Amen! In a free society, genuine patriotism demands that our country be RIGHT, as our nation's policies and practices reflect the values and principles of its citizens. To feign some kind of robotic devotion to a nation without regard to sacred principle or constitutional fidelity is to become a mindless creature: at best, to be manipulated by any and every Machiavellian that comes along, or, at worst, to be a willing participant in tyranny.
As to loyalty to a President merely because he is President, Theodore Roosevelt may have said it best:
"Patriotism means to stand by the country. It does not mean to stand by the President or any other public official save exactly to the degree in which he himself stands by the country. It is patriotic to support him insofar as he efficiently serves the country. It is unpatriotic not to oppose him to the exact extent that by inefficiency or otherwise he fails in his duty to stand by the country. In either event, it is unpatriotic not to tell the truth--whether about the President or anyone else."
Hence, freedom-loving Americans cannot afford to become infatuated with Washington, D.C. We cannot allow these propagandists on network television to distort the meaning of true patriotism in our hearts.
Patriotism means we love freedom. It means we understand that freedom is a gift of God. It means we understand that government has only one legitimate function: to protect freedom. It means that our love of liberty demands that we oppose, alter, or even abolish ANY FORM of government that becomes destructive to these ends. And it means that we will never allow government to steal liberty from our hearts.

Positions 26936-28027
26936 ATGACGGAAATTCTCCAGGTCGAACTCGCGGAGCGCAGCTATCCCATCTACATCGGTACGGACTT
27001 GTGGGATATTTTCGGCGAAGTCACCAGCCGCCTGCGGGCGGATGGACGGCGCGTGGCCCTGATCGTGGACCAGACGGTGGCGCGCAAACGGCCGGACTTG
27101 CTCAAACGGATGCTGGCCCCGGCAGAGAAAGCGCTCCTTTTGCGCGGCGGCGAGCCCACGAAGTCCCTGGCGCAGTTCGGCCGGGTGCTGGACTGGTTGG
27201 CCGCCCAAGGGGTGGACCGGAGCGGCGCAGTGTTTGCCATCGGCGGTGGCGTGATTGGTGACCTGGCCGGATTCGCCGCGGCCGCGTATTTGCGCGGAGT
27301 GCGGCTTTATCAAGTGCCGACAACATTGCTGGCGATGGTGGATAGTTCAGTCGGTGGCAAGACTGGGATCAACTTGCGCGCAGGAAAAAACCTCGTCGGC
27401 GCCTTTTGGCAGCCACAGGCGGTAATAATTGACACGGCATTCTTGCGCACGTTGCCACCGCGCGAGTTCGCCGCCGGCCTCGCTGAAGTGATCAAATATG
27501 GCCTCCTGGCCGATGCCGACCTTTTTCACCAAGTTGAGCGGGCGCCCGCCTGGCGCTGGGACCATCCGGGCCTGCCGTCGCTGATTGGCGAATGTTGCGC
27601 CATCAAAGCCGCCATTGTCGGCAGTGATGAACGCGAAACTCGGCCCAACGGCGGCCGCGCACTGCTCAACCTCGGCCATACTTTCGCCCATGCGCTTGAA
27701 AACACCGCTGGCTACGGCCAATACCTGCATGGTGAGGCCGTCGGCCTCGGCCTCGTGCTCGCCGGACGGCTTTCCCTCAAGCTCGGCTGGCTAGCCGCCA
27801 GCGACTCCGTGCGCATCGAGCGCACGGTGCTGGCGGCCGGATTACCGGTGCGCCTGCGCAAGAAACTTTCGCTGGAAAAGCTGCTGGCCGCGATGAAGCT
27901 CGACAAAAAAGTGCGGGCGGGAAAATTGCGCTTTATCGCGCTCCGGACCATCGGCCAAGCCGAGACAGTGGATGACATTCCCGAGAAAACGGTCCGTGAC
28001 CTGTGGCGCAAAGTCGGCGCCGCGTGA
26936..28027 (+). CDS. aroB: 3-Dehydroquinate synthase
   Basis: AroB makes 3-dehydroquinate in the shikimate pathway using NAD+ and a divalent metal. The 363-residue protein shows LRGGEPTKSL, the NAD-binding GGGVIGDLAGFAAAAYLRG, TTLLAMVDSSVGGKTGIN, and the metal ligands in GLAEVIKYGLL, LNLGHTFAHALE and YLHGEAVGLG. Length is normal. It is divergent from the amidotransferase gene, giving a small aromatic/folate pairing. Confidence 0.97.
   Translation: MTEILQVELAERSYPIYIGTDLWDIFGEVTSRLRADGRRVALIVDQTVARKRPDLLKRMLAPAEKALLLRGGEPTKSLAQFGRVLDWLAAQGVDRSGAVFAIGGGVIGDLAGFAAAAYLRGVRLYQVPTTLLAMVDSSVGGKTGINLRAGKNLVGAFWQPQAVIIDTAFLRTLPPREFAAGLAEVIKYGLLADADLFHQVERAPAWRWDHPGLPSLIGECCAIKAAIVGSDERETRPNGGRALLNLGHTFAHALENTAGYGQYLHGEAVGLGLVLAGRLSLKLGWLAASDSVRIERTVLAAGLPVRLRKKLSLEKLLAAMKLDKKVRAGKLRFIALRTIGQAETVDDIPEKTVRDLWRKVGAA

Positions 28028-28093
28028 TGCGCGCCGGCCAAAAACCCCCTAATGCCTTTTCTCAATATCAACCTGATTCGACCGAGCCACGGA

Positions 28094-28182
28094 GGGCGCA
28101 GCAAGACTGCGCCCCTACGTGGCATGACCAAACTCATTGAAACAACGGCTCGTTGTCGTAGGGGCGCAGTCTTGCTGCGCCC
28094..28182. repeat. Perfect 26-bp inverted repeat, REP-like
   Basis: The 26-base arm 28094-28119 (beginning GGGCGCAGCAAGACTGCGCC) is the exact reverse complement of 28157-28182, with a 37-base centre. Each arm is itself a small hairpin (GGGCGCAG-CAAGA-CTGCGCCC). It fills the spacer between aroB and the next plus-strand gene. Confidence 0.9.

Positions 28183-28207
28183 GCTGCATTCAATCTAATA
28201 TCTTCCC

As I asked at the beginning of this column, What's more important: freedom and its undergirding principles, or the entity meant to protect it? The right answer is, freedom and its undergirding principles. If you understand that, then you rightly understand that the current government we find ourselves under is in desperate need of replacement. And whatever, however, and whenever that replacement reveals itself are not nearly as important as that liberty is preserved.
On the other hand, if you mistakenly believe that government (the entity meant to protect liberty) is more important than liberty, you are both tragically deceived and pathetically impotent to preserving freedom. You may also have identified yourself as an enemy of freedom.
As for me and my house, we will stand with Jefferson's Declaration of Independence--in whatever form it may present itself in a modern world bent on dismantling our liberties. In other words, I pledge no loyalty to any government that seeks to destroy our freedom--including the current one!